Harold Jarche

the new networked norm

Harold Jarche

Our societies have grown from a collection of tribes, added institutions, and later developed markets. These aligned with revolutions in communications: from oral, to written, to print. The network era began with the advent of electric communications, though it is by no means completely established.

no more email subscriptions

Harold Jarche

There are several ways to subscribe to this blog and I have just removed two: Feedburner (Google), and Webfish. This will be the last post you receive via email as I am cancelling subscriptions and deleting all subscribers in the next 24 hours. Why am I doing this?

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what they don’t teach at university, but should

Harold Jarche

Even after four years of study, many students leave their institutions of higher learning only to find themselves inadequately prepared for what is next. University graduates often go on to get a certificate in an applied area in hopes of getting a job.

PKM 213

making your education

Harold Jarche

When I first encountered the web I was certain it would change the world. Today there is little doubt that networked society is developing into a very different world than the pre-internet days.

GDPR

Last year, we hosted the 2017 MVP Awards across three of our sites. In order to get ready for this year’s coming awards across even more of our sites, we’re catching up with some of our judges from the previous awards who offered their time and insight to make the awards even better. Take a look!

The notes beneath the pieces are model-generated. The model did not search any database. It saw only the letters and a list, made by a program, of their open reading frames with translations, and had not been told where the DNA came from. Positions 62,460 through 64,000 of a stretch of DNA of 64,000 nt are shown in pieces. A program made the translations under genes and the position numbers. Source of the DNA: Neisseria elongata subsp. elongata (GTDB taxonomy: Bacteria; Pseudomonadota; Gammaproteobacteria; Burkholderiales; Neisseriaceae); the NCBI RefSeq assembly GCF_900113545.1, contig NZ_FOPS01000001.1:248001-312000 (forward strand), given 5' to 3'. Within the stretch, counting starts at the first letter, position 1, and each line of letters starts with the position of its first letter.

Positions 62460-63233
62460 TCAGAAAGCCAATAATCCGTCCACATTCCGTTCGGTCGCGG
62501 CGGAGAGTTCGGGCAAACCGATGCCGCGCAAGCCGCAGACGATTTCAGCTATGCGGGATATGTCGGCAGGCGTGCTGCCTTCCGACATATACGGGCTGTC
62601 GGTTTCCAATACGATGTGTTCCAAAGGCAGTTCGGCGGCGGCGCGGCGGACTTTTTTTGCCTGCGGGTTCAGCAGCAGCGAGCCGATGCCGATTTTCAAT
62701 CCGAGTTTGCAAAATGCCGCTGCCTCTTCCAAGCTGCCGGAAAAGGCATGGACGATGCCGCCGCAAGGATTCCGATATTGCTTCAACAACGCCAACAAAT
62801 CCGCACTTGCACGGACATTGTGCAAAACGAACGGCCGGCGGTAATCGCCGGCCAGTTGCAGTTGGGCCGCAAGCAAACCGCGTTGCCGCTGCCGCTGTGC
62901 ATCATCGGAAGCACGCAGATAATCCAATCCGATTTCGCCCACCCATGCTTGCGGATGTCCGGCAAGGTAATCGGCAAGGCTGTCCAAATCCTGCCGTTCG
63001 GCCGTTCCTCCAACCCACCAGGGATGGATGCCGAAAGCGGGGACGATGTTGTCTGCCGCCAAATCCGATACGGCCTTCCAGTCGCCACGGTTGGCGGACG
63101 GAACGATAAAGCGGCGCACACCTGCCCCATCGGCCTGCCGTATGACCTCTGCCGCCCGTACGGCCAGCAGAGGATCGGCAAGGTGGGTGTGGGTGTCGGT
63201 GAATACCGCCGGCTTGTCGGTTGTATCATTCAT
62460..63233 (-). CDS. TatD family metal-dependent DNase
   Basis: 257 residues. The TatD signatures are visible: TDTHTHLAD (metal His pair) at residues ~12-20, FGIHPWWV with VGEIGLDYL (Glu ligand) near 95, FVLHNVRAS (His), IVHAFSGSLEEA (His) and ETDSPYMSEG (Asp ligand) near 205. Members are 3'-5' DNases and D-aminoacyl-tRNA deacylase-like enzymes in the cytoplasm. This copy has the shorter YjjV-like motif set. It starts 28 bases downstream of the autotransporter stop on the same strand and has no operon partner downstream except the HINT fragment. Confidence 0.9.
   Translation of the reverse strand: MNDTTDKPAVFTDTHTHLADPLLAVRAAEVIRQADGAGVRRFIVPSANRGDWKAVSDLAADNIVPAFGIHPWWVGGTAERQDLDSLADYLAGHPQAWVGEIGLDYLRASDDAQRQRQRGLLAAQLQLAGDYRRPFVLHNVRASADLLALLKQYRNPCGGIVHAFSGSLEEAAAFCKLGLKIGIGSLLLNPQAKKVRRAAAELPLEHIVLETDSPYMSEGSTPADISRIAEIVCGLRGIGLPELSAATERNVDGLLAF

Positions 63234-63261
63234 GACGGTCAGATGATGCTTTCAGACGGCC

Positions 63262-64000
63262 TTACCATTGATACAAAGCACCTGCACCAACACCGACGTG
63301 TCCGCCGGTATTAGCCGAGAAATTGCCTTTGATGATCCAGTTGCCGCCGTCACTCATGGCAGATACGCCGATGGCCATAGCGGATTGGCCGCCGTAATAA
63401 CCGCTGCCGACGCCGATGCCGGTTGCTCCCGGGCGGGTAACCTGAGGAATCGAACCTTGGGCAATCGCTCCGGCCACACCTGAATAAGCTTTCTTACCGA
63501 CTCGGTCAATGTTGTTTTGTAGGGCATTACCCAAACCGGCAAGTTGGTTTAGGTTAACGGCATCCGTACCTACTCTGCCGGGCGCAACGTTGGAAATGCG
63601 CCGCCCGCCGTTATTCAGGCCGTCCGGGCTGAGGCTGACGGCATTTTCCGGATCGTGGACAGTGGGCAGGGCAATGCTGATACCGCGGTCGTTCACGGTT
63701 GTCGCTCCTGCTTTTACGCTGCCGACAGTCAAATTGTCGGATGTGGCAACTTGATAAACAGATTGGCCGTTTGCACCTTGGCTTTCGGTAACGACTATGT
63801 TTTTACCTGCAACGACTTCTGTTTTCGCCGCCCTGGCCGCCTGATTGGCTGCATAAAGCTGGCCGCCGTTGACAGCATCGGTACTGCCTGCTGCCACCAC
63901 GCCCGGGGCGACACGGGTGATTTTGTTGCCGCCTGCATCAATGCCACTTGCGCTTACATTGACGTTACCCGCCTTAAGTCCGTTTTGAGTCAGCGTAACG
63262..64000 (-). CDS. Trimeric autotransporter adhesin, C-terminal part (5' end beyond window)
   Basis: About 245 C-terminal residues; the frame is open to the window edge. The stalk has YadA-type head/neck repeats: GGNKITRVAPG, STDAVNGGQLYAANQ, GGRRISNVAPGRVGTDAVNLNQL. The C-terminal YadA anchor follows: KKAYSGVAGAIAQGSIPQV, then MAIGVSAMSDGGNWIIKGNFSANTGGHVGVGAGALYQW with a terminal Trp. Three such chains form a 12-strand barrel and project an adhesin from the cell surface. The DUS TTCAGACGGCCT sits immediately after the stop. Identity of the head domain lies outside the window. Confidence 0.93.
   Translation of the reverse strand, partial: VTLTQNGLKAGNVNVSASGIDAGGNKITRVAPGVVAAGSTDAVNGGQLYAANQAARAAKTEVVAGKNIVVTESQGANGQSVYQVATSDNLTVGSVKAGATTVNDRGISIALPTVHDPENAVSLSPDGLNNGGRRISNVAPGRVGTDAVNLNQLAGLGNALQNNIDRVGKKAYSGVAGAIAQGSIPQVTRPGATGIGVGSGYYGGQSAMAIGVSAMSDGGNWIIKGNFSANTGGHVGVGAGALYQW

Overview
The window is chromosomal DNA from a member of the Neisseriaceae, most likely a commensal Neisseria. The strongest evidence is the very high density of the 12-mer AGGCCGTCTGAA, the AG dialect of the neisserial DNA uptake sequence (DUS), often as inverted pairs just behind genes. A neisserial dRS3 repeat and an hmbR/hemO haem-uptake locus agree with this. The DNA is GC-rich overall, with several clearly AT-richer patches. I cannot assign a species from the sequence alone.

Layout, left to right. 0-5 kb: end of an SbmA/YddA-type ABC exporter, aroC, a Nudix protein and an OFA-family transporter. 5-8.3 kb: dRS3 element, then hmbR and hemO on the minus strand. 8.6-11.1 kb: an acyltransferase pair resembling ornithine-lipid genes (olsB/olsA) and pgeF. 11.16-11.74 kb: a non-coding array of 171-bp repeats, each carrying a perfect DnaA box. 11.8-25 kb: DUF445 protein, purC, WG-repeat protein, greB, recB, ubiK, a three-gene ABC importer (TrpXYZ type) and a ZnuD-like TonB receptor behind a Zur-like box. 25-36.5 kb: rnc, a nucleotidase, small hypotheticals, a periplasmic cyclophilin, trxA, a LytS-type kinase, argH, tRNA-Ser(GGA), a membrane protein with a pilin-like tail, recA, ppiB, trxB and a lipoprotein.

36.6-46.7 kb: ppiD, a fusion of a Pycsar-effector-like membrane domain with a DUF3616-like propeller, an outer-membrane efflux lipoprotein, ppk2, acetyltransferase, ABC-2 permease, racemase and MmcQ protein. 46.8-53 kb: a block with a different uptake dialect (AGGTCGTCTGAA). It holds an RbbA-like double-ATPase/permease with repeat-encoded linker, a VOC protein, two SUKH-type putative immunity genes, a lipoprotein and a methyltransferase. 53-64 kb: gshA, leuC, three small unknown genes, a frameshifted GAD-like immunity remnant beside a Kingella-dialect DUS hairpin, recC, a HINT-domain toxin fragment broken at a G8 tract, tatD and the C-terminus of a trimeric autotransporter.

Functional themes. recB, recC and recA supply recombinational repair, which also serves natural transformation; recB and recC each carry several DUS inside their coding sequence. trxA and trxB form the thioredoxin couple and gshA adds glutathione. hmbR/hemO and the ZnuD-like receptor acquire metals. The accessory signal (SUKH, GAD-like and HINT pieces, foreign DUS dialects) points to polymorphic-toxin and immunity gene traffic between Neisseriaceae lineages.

PKM made simple

Harold Jarche

Here is a simple, but by no means only, method of putting personal knowledge master y into practice. It is based on the seek > sense > share model. Use a feed aggregator to collect all your online news and information resources in one place. I would suggest Feedly or Inoreader.

PKM 205

learning to create the future of work

Harold Jarche

I recently wrote that when we look at the future of work, the loss of current jobs, and the effects of automation we should use a compass to guide us, not a list of what the jobs of the future may look like. These kinds of maps get dated too quickly.

PKM 229

change the system, not the leader

Harold Jarche

Plus ça change, plus c’est pareil. It’s interesting to watch the latest shenanigans in Washington DC with Silicon Valley’s latest ‘crisis’ over privacy and the manipulation of the democratic process.

System 196

if you are the smartest person in the room …

Harold Jarche

There is a saying that if you are the smartest person in the room, then you are in the wrong room. But there is likely a smart person who is knowledgeable about something in every room. Should they all leave? Looking for people who are smarter than you is a good way to learn.